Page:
The num­ber crunch­ing so far by Chouhan’s team has shown that the ex­ist­ing BJP vote in the state may not be enough to win. In 2013, the dif­fer­ence in Congress-BJP vote share was 8.4 per­cent­age points. A gain of 4.2 per­cent­age points will bring the Congress on par with the BJP. Hence the plan to in­crease the vote share by 2-3 per­cent­age points. This vote could come from pro­fes­sion­als, who may not nec­es­sar­ily vote for the BJP, but might vote for Chouhan. Con­se­quently, Chouhan has been call­ing on doc­tors, lawyers, jour­nal­ists, army of­fi­cers and re­tired bu­reau­crats in the hope that they will vote for him and also get peo­ple they know to vote for him. That is how lead­ing Bhopal physi­cian Dr H.H. Trivedi, who has also at­tended on many pre­vi­ous CMs, in­clud­ing Ar­jun Singh, Sun­der­lal Patwa, Digvi­jaya Singh, had Chouhan come call­ing one morn­ing.


The BJP gov­ern­ment has post­poned a de­ci­sion on reser­va­tions in pro­mo­tions so far, even though the Supreme Court gave a go-ahead in Septem­ber. The is­sue was cen­tral to up­per and back­ward classes’ protest as was the amend­ment to the SC/ST (Pre­ven­tion of Atroc­i­ties) Act in Au­gust.

The BJP feels it’s best not to take a call on the is­sue right now. They’re also hop­ing the up­per caste and back­ward ag­i­ta­tion has peaked and will now die down. SAPAKS (Sa­manya, Pich­hda Varg, Al­pasankhyak Kalyan Sa­maj)—an em­ploy­ees’ group that rep­re­sents the gen­eral cat­e­gory, back­wards and mi­nori­ties—has de­cided to field can­di­dates and may end up dam­ag­ing the BJP in some ur­ban ar­eas. The BJP ex­pects the up­per castes and back­wards to vote for it as a party of nat­u­ral choice. At the peak of the ag­i­ta­tion, the CM at­tempted to douse the fire by say­ing no cases will be regis­tered with­out an in­quiry un­der the SC/ ST Act, but has since kept quiet for the fear of los­ing SC/ ST votes. The state BJP is also hop­ing that Shah will come up with a way to break the up­per caste-back­ward al­liance.


Of­fi­cially, Chouhan main­tains he is con­test­ing the elec­tions on the twin planks of de­vel­op­ment and wel­fare. The CM’s pub­lic meet­ings are about how many kilo­me­tres of roads he has added, en­hanced area un­der ir­ri­gation, the num­ber of med­i­cal col­leges opened and the jump in per capita GDP.

One scheme Chouhan is count­ing on for sub­stan­tial elec­toral div­i­dend is the Sam­bal Yo­jana launched this June. Some 22 mil­lion, out of the nearly 50.3 mil­lion vot­ers in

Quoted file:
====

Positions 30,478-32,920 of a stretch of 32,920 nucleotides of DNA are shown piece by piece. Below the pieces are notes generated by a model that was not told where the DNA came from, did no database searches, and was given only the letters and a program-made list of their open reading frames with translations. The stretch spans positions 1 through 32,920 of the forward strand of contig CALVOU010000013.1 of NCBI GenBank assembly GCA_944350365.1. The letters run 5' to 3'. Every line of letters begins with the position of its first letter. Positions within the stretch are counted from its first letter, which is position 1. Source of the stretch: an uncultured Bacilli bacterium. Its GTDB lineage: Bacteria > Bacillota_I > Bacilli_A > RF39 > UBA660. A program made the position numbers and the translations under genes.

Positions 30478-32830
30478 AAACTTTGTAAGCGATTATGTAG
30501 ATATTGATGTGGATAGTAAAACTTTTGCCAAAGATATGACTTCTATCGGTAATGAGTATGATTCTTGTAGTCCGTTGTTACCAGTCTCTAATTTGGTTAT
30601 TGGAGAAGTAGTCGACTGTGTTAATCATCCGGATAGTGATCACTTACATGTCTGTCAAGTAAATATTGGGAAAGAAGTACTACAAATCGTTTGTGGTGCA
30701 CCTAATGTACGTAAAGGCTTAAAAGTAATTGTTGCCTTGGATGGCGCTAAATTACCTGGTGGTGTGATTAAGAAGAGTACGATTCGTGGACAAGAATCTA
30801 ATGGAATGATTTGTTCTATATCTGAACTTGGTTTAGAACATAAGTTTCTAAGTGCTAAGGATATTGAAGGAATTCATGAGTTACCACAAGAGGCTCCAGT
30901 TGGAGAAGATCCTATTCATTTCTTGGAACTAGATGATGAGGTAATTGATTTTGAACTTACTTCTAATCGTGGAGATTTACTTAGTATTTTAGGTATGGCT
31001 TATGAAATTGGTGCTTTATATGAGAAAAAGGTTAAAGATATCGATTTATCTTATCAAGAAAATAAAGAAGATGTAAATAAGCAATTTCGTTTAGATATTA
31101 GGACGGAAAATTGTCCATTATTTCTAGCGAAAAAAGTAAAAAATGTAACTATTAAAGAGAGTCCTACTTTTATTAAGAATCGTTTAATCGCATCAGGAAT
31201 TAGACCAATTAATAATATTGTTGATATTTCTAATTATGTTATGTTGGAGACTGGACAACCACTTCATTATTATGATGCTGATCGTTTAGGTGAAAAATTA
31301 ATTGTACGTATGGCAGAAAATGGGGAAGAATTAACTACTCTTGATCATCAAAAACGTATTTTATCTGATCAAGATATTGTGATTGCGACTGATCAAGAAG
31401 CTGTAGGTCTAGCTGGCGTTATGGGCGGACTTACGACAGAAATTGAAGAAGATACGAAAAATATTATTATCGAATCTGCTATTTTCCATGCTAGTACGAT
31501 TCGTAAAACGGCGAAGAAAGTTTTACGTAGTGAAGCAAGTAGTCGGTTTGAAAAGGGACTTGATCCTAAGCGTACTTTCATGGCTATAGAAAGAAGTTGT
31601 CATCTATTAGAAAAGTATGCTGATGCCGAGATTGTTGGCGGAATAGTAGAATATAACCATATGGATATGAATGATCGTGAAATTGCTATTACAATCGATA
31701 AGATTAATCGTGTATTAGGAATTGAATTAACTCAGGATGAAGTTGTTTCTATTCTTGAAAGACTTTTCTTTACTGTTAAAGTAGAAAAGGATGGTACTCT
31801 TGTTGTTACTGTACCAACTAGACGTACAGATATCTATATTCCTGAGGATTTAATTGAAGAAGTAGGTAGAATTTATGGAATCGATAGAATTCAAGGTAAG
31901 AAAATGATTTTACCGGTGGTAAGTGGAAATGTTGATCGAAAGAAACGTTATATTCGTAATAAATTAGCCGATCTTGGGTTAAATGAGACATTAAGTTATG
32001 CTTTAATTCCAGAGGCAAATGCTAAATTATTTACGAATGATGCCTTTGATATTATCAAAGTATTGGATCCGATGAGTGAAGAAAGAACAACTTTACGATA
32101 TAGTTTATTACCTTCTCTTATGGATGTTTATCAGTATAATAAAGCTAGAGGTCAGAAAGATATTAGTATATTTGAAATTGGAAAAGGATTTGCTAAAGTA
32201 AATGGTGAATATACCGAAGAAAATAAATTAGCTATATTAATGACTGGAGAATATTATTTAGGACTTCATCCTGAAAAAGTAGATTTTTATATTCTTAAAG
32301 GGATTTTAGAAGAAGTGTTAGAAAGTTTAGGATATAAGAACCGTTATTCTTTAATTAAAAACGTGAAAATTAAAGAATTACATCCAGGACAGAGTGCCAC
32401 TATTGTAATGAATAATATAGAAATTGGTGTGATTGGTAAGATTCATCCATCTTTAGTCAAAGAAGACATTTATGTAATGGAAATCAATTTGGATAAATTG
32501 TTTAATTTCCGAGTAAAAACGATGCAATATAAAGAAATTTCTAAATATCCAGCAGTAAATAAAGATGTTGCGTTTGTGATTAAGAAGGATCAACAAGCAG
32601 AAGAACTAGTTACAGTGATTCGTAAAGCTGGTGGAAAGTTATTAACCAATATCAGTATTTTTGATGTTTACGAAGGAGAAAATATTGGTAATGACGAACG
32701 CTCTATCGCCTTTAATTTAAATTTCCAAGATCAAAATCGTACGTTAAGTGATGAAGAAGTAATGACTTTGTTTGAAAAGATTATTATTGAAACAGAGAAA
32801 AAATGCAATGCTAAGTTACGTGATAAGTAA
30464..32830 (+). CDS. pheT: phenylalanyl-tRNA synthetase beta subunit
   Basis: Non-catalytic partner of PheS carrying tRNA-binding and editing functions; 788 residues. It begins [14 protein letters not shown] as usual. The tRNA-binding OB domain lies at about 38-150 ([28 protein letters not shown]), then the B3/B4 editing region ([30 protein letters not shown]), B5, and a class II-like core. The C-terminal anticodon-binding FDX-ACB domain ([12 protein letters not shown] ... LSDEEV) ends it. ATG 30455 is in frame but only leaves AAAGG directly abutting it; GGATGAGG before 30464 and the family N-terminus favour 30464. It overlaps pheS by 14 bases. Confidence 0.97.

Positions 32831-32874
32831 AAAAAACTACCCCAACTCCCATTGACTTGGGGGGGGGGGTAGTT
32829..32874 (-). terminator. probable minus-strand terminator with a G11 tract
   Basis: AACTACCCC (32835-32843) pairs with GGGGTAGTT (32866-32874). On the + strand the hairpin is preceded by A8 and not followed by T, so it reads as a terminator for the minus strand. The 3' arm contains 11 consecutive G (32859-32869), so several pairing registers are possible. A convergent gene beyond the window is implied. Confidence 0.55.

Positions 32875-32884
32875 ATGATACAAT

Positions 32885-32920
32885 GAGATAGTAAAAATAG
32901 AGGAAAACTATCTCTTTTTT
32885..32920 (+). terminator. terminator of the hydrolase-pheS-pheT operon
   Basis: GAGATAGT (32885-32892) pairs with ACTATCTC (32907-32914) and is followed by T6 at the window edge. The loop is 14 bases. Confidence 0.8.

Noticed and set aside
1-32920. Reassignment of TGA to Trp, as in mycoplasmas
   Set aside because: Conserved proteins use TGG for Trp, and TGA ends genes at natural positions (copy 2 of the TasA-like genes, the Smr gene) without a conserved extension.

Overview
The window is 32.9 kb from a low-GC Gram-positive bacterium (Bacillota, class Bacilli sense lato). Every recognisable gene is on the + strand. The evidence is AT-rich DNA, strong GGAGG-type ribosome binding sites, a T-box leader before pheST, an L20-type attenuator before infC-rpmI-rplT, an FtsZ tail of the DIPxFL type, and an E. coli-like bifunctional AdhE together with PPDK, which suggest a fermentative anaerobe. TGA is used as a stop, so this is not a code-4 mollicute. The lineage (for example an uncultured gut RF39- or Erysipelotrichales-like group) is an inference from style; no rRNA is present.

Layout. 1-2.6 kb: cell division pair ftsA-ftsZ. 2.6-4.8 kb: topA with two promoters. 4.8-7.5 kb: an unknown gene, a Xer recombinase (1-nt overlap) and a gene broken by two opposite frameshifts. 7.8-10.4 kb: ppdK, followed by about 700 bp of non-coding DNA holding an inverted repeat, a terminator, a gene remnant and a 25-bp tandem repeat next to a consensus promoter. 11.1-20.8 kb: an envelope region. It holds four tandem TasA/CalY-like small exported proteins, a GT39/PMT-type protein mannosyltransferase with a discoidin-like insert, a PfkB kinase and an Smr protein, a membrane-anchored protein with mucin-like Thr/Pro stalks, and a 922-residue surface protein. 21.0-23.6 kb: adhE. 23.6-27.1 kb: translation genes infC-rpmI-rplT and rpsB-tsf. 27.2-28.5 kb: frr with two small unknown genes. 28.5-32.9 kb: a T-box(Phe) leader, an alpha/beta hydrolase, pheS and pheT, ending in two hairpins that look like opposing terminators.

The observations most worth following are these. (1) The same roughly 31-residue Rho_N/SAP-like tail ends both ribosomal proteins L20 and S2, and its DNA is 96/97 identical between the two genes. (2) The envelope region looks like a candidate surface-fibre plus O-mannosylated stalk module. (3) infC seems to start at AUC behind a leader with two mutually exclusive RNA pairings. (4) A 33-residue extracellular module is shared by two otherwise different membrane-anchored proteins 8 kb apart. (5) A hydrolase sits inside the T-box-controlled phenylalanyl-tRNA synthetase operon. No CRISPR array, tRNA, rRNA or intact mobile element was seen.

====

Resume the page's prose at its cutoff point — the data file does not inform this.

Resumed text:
I don’t see any anti-in­cum­bency or op­po­si­tion to any gov­ern­ment scheme ei­ther Shivraj Singh Chouhan MP Chief Min­is­ter

MP, are regis­tered as ben­e­fi­cia­ries un­der the scheme, which tar­gets un­or­gan­ised labour. Ben­e­fits in­clude ma­ter­nity pay­outs, school and col­lege tu­ition fees, waiver of elec­tric­ity dues and power con­nec­tions at Rs 200 per month. The scheme is uni­ver­sal, not lim­ited to SCs, STs or OBCs.

While the Congress has taken a clear turn to­wards soft Hin­dutva, Chouhan is talk­ing only de­vel­op­ment in the hope of cor­ner­ing the fu­ture-ori­ented vote too (the be­lief be­ing that the ‘Hindu’ vote will any­way come to him). How­ever, the BJP has de­cided to stay mum on ‘painful’ is­sues. No top BJP leader has tried of late to jus­tify de­mon­eti­sa­tion or GST. But there’s a re­turn to themes like ‘in­truder’ and na­tional cit­i­zen’s reg­is­ter (NRC) to con­sol­i­date the Hindu vote. Shah has re­ferred to these in quite a few pub­lic meet­ings. There is, how­ever, no di­rect at­tempt to po­larise, mainly be­cause MP is not Gu­jarat and the state’s 6.5 per cent Mus­lims are scat­tered.


For long, Chouhan could count on their sup­port, but now farm­ers in the state are up in arms be­cause of the ris­ing cost of in­puts such as diesel and fer­tilis­ers in the past year. Farm­ers have been un­happy with Chouhan, as was ev­i­dent in the Mand­saur ag­i­ta­tions last year, de­spite pro­cure­ment bonus pay­ments for wheat and paddy in the past two years, mar­ket in­ter­ven­tions and the Bha­van­tar scheme ear­lier. Chouhan, how­ever, is still con­vinced of the farm­ers’ sup­port. “The Congress talks of loan waivers but I have put in an un­prece­dented Rs 31,100

crore in the farm sec­tor as sup­port to farm­ers,” he told in­dia to­day. The BJP is also bank­ing on the fact that farm­ers don’t nec­es­sar­ily vote as farm­ers but ac­cord­ing to their caste.